The Pixel 4 and 4 XL have already been in the hands of reviewers and customers for a while now. With the first real-word reports coming up, we were stunned to see huge discrepancies between battery usage statistics and ominous 60Hz screen refresh rate lock-ins for some people who seemingly couldn't get the 90Hz Smooth Display mode working. A recent finding shines light into the issue: The display only switches to 90Hz with a screen brightness set above 75%.
A Reddit user noticed his Pixel 4 turned off Smooth Display at this arbitrary threshold when they monitored logs via ADB. Our own Artem Russakovskii and XDA Developer's Mishaal Rahman could confirm this with their phones.
Holy crap. Google Pixel 4 changes between 60Hz and 90Hz based on screen brightness.https://t.co/J6J2SjNBEw
I tested using ADB and logcat.
If brightness < 75%, display id = 2.
If brightness >= 75%, display id = 1.
— Mishaal Rahman (@MishaalRahman) October 23, 2019
Luckily, there are workarounds. The simplest method is heading to Settings > System > Developer options and looking for a "force 90Hz" option that does just what its name implies. (If you haven't activated Developer options already, you first need to go to About phone and tap the build number five times.) You can also use Mishaal Rahman's Tasker recipe. It adds a Quick Settings tile to your notification shade that lets you quickly turn on and off the "force 90Hz" option without heading to Settings each time. It's also possible to change the 75% threshold to any other when you have root access. Remember that sticking with 90Hz for extended periods of time might reduce the already abmysal battery life, though.
Left: Display refresh rate above 75% brightness according to testufo.com. Right: Refresh rate below 75% brightness.
It's unclear why Google decided to add this complication to its ability to display 90Hz content. It might be a battery saving option, as you're not as likely to notice the difference between 90Hz and 60Hz on lower brightness levels. This theory is supported by the fact that the Pixel 4 does switch to 90Hz below the 75% display brightness threshold when it senses bright ambient light, which is when it's more likely that you'll notice the difference, too.
Still, positioning the cutoff at 75% seems harsh in this context, as phone displays often don't get that bright indoors. At least we can pinpoint the problem now and there are options to mitigate it, but it still seems like an arbitrary limitation.
Google says a fix is coming
Google has informed The Verge that an update will be landing "In the coming weeks" that will fix this issue, at least in "more brightness conditions." It isn't immediately clear if that means we'll see 90Hz at all brightness levels, or if there will be some new but lower brightness boundary for the transition, but an update is coming in some form that addresses this problem.
The full statement provided by Google is just below:
We designed Smooth Display so that users could enjoy the benefits of 90Hz for improved UI interactions and content consumption, while also preserving battery when higher refresh rates are not critical by lowering back down to 60Hz.
In some conditions or situations, however, we set the refresh rate to 60Hz. Some of these situations include: when the user turns on battery saver, certain content such as video (as it’s largely shot at 24 or 30fps), and even various brightness or ambient conditions. We constantly assess whether these parameters lead to the best overall user experience. We have previously planned updates that we’ll roll out in the coming weeks that include enabling 90hz in more brightness conditions.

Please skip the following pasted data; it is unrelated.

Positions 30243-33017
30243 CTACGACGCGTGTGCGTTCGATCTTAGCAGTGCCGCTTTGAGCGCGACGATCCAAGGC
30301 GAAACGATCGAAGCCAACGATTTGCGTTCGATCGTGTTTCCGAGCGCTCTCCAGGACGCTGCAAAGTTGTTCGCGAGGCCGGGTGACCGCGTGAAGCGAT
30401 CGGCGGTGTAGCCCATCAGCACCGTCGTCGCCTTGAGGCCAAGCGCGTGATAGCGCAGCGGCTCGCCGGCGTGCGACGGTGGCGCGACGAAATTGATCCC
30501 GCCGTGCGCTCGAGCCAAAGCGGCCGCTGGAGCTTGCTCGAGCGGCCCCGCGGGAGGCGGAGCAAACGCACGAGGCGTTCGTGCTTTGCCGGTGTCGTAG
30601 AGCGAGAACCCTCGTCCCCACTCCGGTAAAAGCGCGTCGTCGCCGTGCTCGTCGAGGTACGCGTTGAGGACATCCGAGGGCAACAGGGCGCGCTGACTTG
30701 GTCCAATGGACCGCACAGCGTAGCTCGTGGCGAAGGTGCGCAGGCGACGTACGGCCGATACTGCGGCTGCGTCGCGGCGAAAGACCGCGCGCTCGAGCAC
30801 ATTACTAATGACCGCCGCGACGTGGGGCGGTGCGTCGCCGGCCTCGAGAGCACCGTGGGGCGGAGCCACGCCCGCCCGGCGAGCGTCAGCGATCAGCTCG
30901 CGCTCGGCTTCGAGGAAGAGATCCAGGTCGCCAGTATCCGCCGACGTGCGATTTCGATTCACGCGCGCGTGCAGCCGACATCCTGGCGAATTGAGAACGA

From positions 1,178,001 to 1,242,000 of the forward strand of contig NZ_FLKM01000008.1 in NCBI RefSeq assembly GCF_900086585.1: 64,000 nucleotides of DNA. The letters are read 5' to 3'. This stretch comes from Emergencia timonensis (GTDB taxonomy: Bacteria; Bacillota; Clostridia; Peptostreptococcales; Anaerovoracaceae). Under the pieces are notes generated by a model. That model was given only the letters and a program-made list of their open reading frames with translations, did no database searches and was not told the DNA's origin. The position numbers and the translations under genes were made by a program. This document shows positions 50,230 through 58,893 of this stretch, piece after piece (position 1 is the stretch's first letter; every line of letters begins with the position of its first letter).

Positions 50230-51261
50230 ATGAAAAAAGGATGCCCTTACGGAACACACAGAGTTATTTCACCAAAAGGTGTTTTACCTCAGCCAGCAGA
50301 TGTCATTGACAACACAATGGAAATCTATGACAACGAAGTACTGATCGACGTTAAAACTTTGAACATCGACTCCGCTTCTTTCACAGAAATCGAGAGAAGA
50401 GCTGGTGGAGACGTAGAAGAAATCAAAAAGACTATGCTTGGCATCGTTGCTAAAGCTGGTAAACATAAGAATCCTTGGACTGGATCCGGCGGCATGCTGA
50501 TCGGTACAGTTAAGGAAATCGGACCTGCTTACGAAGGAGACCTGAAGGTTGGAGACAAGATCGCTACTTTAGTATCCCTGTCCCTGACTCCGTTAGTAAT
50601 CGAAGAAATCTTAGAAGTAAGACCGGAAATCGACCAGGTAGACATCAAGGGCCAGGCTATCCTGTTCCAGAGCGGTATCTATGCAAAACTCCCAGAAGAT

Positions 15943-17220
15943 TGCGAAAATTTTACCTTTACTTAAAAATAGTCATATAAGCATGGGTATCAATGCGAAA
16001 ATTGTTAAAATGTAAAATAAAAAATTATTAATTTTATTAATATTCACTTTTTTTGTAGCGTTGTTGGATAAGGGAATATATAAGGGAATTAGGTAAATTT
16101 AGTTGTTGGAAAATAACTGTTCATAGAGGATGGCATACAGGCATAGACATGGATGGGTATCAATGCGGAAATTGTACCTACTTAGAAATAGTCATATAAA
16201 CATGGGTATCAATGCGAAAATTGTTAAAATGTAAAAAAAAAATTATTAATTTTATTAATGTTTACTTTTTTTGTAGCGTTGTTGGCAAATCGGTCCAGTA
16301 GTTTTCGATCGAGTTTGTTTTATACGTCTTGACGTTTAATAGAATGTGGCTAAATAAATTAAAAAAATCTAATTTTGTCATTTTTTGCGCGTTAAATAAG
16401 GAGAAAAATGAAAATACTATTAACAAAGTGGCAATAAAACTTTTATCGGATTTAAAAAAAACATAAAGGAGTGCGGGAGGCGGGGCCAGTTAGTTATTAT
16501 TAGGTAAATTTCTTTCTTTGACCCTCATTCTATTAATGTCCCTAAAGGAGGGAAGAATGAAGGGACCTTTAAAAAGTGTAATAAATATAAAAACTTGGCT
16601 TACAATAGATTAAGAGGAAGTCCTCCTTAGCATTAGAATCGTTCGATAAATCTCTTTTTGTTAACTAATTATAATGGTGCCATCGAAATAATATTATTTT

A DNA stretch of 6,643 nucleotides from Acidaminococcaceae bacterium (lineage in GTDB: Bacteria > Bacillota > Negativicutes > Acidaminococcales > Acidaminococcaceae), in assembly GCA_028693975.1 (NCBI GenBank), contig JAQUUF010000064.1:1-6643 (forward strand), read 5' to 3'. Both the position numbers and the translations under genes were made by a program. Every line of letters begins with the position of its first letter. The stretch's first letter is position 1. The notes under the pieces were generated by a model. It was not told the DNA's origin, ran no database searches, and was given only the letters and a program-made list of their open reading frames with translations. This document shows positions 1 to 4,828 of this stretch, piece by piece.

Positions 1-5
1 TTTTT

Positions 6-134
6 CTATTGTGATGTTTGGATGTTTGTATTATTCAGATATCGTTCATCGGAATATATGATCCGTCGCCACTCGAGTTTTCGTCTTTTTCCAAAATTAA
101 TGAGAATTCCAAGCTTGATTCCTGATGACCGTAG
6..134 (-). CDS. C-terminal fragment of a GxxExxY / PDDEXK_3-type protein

An Android commit explains the limitation
XDA Developers found an Android commit that sheds a light onto the situation. The latter explains that the Pixel 4's display, like most displays, has "different gamma curves for different refresh rates" and it's difficult to guarantee the same brightness at different refresh rates. That means the default mode Google uses, where it dynamically switches between 60Hz and 90Hz depending on your screen's content and interactions, would result in flickers each time it hopped between one and the other. (If you force 90Hz on all the time, it wouldn't happen.)
The flicker would be much more noticeable if the screen brightness is low, and even more so if you're in a dark environment, as that's where your eyes are most sensitive to brightness changes. That's why the 90Hz refresh rate is only supported when the display brightness is above a certain threshold, and that limit is even higher in a darker setting.
It's a logical reason and we wonder why Google didn't give it from the get-go, instead of skating by it. Most users would much rather have a smooth experience than see a flicker on their screen each time they touched it while watching a video.
Smooth Display works at more brightness levels in latest update
As of the November 2019 update, this behavior has been changed, as Google promised. The Pixel 4 now appears to switch between 60/90Hz at around 45% brightness in our testing.
The line is somewhere between these two settings.
There could be other factors that might tweak that behavior in some circumstances, but the hard line between the two modes has been adjusted down substantially, expanding the circumstances in which you'll see a 90Hz refresh rate. Note that even so, this is a different approach on the smaller Pixel 4 than other OEMs like OnePlus provide, where you get 90Hz at all brightness levels.
Pixel 4 and 4 XL behave differently
Turns out, the smaller Pixel 4 doesn't behave the same as the larger Pixel 4 XL. In details dug up by XDA Developer's Mishaal Rahman, although the smaller model switches from 90 to 60Hz at precisely 42%, the larger Pixel 4 XL is able to run at a constant 90Hz down to minimum brightness.